Is the Windows Phone Keyboard just another piece of crud from the “soft” keyboard crowd? Or is it something that has a lot of thought behind it? I am going for the lot of thought behind it.
As a person who views the lame keyboard system on the iPad as a way to slow down thinking and entering information, having to use a softkeyboard was not something I looked forward to.
When I first got my WP7 phone, I longed for the handwriting recognition that was on the earlier Windows Phones (but not much else did I long for), having to use that part of my brain to type on the soft keyboard was painful. In one Microsoft conference I kept trying to use the WP7 in the same way as I did with the handwriting, but people took negative notice of the use of keyboarding. So I stopped that, now I have to go a pretend that I am talking to someone on the phone while I make my usual careful notes. Let’s face it, people do not like others keyboarding while they have conversations, handwriting on the other hand is considered an ok thing. Oh well.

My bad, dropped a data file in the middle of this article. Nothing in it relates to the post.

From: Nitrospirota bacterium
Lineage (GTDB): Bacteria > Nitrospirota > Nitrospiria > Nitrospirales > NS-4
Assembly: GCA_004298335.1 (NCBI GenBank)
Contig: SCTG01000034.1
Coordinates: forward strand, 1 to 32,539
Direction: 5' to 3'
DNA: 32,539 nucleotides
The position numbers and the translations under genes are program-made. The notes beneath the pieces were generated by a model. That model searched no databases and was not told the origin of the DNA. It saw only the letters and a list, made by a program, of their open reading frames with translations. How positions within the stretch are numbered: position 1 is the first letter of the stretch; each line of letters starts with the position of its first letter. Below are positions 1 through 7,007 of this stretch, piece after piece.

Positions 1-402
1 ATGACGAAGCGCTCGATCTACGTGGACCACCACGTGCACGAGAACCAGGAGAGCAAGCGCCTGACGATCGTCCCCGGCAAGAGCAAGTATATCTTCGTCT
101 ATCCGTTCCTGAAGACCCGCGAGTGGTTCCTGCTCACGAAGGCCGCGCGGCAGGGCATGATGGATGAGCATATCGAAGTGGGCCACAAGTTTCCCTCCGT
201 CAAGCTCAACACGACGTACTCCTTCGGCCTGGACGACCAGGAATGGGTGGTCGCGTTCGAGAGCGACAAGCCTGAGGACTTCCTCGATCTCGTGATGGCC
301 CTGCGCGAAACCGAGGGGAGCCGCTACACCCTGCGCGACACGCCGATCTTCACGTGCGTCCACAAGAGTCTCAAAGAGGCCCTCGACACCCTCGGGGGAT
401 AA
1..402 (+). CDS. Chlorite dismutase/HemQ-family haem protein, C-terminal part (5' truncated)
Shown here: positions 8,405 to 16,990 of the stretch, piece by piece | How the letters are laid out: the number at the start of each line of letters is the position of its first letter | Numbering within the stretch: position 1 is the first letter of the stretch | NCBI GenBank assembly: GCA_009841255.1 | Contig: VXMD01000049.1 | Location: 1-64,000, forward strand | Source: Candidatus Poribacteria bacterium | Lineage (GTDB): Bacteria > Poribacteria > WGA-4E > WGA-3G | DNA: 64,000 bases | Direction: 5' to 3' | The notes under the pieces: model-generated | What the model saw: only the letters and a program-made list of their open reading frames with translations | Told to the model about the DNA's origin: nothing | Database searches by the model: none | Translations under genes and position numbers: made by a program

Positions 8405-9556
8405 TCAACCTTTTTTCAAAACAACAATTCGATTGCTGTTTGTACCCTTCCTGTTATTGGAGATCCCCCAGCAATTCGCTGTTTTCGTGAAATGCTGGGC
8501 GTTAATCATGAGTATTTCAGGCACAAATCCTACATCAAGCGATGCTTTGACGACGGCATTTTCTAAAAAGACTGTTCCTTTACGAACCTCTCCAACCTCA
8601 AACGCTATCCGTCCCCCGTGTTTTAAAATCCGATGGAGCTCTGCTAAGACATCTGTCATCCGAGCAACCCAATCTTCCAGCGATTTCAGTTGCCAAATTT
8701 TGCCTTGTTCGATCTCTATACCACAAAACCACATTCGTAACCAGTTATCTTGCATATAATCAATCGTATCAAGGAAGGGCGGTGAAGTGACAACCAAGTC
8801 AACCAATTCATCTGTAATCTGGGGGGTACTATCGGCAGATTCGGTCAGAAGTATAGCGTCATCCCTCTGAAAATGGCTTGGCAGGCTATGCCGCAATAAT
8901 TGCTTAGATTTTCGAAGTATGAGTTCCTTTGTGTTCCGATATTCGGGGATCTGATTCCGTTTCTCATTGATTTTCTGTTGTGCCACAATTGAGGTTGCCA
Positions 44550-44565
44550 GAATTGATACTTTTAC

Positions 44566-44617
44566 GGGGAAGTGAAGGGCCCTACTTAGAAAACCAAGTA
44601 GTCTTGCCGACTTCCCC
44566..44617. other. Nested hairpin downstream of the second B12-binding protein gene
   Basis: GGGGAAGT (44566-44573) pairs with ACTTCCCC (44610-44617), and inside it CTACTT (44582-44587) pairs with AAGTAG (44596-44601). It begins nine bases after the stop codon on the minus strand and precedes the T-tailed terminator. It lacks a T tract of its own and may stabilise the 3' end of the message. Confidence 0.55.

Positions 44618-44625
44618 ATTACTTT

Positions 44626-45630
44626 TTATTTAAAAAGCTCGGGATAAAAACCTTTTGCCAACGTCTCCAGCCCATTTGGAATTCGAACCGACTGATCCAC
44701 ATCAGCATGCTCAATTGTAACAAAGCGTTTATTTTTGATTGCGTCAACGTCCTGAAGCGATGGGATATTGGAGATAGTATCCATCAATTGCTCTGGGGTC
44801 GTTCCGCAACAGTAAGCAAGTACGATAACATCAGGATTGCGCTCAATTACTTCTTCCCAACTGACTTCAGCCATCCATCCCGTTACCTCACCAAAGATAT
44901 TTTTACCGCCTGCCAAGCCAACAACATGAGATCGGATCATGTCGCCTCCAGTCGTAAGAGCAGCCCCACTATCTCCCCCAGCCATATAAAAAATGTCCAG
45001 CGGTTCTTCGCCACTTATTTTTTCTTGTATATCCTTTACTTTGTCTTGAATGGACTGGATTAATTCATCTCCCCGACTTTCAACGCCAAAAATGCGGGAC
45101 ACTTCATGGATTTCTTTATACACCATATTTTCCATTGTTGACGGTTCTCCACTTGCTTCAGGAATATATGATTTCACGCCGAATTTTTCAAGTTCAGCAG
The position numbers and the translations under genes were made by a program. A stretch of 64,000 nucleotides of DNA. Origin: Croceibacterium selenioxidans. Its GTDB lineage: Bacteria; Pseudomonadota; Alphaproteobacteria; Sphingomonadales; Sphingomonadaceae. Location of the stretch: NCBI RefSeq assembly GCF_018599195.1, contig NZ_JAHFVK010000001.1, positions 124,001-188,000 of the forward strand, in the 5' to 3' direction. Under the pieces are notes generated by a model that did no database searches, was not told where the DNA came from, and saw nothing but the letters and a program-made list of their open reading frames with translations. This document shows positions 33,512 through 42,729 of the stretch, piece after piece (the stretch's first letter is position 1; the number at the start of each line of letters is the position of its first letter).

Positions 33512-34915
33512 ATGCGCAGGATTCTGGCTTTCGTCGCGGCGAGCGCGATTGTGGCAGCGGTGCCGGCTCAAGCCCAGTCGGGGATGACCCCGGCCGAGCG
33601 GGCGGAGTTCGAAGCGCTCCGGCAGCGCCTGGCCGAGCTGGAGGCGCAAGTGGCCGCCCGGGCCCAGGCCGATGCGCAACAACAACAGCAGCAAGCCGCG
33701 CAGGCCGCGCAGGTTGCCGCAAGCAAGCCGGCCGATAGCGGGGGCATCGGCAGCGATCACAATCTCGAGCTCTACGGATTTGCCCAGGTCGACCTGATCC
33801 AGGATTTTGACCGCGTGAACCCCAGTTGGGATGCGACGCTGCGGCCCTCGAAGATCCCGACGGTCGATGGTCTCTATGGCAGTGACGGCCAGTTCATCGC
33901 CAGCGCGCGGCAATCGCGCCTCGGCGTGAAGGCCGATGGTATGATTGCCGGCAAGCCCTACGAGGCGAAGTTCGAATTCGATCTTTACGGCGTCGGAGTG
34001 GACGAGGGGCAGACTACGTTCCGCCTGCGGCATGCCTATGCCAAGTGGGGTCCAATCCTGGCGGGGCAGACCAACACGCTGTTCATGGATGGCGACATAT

Also, I can easily type over 60 words per minute, and if you are a student in a class of mine who can’t touch type, well I make a point of motivating you to be a touch typer. However, on any smartphone that isn’t happening.
What kind of thought has gone into the Windows Phone 7 keyboard, this article describes just what Microsoft Research did:
And for an interesting paper on Usability (or playability in game design):
The Touch touch revolution has definitely helped me to get my softkeyboard average from 18 to 26 words per minute, but it is still frustrating to be so limited by the keyboard.
Take a look at these papers, it is a real insight.
Excellent Research Work! This technique will surely bring about a tremendous revolution in the touch pad devices or mobile devices with touch screens as the future is going to see such devices and touch types in medicine, pharmocology, etc with their ongoing research.